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Analysis & Insights

Working with Hidden Disabilities: Key Themes from the Spring European Employment Summit 2024

11 Mar 2024

On 7 March 2024, the International Employment Lawyer hosted its inaugural Spring European Employment Summit in Dublin.

Karen Killalea, Partner and Head of Employment at the Maples Group in Dublin, moderated a session entitled 'Working with hidden disabilities' with industry leaders and practitioners in attendance. For employees with hidden disabilities, navigating the workplace can present unique challenges. The panel discussed the tools necessary to create environments where all employees feel accepted, respected, and empowered to excel.

This note summarises the key themes from the panel discussion that employers need to be conscious of.

Access to Employment Needs to be Barrier Free

  • In a time where there is very high demand for skilled workers, employers should ensure that their job application process is accessible and transparent, to ensure that individuals with disabilities feel comfortable and confident applying for roles in the organisation.
  • By providing details on the working environment, the level of autonomy that would be required of the successful candidate and the structures in place to ensure accessibility in the workplace, an employer can make clear that their workplace is a safe and functional environment for the individual.
  • The application process itself should also not place undue burdens on individuals who wish to apply.

Create an Open and Transparent Culture

  • Make the workplace an accessible place for all by fostering a culture where everyone feels safe asking for assistance to dismantle any barriers which hinder their ability to do their job.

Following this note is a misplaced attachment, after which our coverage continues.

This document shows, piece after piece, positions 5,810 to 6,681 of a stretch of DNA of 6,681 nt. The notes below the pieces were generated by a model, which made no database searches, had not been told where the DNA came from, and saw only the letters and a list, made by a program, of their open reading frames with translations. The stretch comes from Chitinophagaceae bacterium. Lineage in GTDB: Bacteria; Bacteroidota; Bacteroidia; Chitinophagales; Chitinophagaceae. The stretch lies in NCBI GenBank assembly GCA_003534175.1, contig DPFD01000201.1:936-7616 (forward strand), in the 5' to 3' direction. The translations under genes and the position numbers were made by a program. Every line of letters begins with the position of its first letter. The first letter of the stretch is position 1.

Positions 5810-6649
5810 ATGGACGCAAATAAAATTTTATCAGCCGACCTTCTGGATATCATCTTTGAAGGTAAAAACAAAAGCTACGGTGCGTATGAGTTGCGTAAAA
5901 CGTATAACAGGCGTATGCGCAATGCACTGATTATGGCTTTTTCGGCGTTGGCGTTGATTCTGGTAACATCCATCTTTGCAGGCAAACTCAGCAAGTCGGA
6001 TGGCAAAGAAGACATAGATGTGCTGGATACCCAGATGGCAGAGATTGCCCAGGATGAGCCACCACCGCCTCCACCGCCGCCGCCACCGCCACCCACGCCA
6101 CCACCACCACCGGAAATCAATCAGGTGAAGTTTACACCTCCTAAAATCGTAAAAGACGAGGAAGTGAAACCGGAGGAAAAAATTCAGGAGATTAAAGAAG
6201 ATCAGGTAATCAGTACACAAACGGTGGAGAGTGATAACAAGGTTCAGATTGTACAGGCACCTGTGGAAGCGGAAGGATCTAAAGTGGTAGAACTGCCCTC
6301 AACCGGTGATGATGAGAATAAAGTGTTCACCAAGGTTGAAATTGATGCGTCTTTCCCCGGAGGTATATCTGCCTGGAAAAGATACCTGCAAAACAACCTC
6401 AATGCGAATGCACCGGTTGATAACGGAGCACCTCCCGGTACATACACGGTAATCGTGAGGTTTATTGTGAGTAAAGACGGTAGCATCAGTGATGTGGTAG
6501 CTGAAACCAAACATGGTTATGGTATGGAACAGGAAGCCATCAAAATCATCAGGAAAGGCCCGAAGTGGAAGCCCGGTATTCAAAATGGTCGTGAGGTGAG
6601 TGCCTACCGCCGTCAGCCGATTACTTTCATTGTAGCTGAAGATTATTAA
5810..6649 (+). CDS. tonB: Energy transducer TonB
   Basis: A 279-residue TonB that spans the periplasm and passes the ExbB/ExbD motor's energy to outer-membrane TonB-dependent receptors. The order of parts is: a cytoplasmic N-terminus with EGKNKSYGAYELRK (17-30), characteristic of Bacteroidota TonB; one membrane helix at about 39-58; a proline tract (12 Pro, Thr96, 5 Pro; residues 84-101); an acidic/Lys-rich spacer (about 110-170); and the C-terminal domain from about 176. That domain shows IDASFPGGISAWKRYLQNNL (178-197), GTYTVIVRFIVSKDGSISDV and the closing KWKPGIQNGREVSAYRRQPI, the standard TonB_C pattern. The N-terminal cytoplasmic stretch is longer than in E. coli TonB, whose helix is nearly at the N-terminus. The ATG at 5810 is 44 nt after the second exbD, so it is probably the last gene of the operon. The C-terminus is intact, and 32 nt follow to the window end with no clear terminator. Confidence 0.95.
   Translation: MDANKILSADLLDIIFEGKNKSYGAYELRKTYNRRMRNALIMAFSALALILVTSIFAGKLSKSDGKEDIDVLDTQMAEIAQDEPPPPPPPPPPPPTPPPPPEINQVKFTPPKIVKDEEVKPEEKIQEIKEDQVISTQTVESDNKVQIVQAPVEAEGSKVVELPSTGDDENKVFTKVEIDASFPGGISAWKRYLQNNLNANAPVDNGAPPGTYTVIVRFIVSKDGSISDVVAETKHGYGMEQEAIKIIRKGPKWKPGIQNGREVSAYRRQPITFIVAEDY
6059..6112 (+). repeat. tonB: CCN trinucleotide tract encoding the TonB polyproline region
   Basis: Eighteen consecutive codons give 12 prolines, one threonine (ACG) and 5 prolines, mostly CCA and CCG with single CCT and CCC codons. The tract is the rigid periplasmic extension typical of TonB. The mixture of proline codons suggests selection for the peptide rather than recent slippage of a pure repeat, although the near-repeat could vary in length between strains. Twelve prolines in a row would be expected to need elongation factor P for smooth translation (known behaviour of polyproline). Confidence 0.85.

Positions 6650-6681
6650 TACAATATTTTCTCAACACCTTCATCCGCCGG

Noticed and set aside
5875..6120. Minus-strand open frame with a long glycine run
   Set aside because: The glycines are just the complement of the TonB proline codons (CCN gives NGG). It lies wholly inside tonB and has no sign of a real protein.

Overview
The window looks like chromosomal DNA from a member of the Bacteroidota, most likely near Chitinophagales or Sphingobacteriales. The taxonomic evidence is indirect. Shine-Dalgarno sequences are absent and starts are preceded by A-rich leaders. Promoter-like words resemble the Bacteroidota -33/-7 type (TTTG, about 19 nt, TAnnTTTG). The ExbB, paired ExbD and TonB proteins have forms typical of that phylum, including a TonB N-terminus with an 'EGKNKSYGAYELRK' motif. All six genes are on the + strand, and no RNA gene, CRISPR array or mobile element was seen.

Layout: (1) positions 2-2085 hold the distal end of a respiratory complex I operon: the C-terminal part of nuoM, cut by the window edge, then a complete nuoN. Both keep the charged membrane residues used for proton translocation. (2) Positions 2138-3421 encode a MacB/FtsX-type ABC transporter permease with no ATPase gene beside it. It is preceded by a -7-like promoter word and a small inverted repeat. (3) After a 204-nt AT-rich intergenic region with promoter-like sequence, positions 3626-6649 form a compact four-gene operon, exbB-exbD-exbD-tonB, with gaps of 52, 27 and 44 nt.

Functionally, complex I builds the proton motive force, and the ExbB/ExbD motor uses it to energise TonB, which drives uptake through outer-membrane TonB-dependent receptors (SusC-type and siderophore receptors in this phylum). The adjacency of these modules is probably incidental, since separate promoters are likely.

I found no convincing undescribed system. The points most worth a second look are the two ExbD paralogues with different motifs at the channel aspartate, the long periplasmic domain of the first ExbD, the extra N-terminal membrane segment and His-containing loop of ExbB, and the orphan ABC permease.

• Set up and signpost channels which are available to employees to dialogue with their employer regarding accessibility and support.

Be Open to Reasonable Adjustments

  • In terms of reasonable adjustments – each situation is different. Tailor the adjustment to the individual. What suits one person, may not suit another.
  • Reasonable adjustments are not always resource heavy and are often very easy changes for an employer to make.
  • Such changes may include providing a quiet workspace where there is no music playing, allowing an employee to be flexible with their hours so that the employee can travel to the office at a time where public transport is less busy, or by ensuring that workplace social events do not always revolve around sport or physically strenuous activities.

Concluding the 'Working with hidden disabilities' session, Karen reminded delegates that: "Assumptions about the impairment and capability of people with hidden disabilities is unhelpful and does not guide us to a solution. Instead communicate, adapt and support. Be sensitive and informed about the language you choose to describe hidden disabilities".

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